Martha Stewart Kids, Volume 8 2003
Collect shells -- ordinary or unusual -- at the seashore or from gift shops.
Experiment with different combinations to come up with a shape before gluing everything in place. Use small cushions of polymer clay to test out various arrangements.
Build heads and bodies separately, gluing on small features such as noses, eyes, ears, or paws before joining larger parts. Bivalve shells, such as clams or scallops, are hinged; glue the edges together to form stout bodies. Seed beads make bright eyes.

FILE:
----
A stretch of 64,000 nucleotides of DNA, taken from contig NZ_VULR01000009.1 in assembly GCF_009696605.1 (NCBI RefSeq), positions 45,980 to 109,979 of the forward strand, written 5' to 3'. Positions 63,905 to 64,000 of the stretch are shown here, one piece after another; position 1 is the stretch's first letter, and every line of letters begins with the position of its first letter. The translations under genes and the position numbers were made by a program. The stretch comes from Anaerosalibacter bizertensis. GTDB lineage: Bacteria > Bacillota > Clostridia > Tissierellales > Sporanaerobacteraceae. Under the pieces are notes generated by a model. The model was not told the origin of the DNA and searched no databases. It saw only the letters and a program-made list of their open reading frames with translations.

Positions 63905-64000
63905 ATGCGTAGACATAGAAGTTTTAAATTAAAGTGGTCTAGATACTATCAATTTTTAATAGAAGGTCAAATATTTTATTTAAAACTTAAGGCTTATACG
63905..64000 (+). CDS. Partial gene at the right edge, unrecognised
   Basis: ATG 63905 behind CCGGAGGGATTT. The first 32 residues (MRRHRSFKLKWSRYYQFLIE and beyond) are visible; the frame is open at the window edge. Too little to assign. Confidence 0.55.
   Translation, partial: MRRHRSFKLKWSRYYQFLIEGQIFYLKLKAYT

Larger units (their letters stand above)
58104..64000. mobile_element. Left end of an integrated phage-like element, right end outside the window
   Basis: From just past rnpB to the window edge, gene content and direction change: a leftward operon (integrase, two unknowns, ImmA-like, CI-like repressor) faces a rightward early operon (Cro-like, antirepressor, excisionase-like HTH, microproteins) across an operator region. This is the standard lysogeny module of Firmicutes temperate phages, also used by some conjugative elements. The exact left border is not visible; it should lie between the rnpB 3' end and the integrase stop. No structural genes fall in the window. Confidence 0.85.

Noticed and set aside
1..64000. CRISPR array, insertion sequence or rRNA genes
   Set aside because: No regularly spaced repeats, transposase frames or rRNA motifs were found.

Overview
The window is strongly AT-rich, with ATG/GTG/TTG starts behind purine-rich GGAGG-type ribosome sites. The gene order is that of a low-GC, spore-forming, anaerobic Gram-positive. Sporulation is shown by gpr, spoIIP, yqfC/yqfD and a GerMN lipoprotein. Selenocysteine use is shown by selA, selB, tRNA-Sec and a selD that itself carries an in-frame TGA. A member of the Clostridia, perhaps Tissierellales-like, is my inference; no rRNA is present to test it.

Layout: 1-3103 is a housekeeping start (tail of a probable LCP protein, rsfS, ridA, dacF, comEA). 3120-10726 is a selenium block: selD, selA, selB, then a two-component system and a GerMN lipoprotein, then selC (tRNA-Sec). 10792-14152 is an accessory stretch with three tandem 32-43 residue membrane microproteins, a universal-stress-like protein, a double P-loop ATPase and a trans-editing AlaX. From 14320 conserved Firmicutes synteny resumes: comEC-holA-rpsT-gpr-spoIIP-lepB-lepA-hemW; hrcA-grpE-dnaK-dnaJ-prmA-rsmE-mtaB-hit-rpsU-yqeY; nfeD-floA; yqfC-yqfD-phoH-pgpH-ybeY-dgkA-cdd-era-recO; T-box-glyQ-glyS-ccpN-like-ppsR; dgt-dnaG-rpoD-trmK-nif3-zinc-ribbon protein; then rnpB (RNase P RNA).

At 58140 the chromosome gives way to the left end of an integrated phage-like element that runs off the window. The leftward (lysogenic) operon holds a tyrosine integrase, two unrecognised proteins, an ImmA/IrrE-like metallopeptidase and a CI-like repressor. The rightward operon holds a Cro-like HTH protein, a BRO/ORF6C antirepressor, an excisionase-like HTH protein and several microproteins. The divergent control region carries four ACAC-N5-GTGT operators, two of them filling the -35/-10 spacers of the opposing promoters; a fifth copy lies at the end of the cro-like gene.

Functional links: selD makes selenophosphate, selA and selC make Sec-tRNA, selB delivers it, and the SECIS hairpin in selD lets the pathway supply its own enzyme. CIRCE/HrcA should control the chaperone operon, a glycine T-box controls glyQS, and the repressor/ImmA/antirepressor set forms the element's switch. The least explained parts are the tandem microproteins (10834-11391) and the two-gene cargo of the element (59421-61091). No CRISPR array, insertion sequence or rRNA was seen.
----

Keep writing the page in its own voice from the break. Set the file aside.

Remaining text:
For small parts, apply glue with a brush. Use polymer clay to support the creatures while the glue is drying.
Shells of many colors and sizes
Sea creatures are notoriously shy, but the ones you see here came out of their shells (so to speak) to tell you their stories. These koalas find the climate in the northern hemisphere too clammy for their taste. A eucalyptus tree of two long razor clams decorated with ring-topped cowries helps them feel at home. The baby rabbit's mini-mussel ears perked right up when his mom served him this shell-carrot dinner on a sea-biscuit plate. To make these and other shell creatures, follow our how-to below.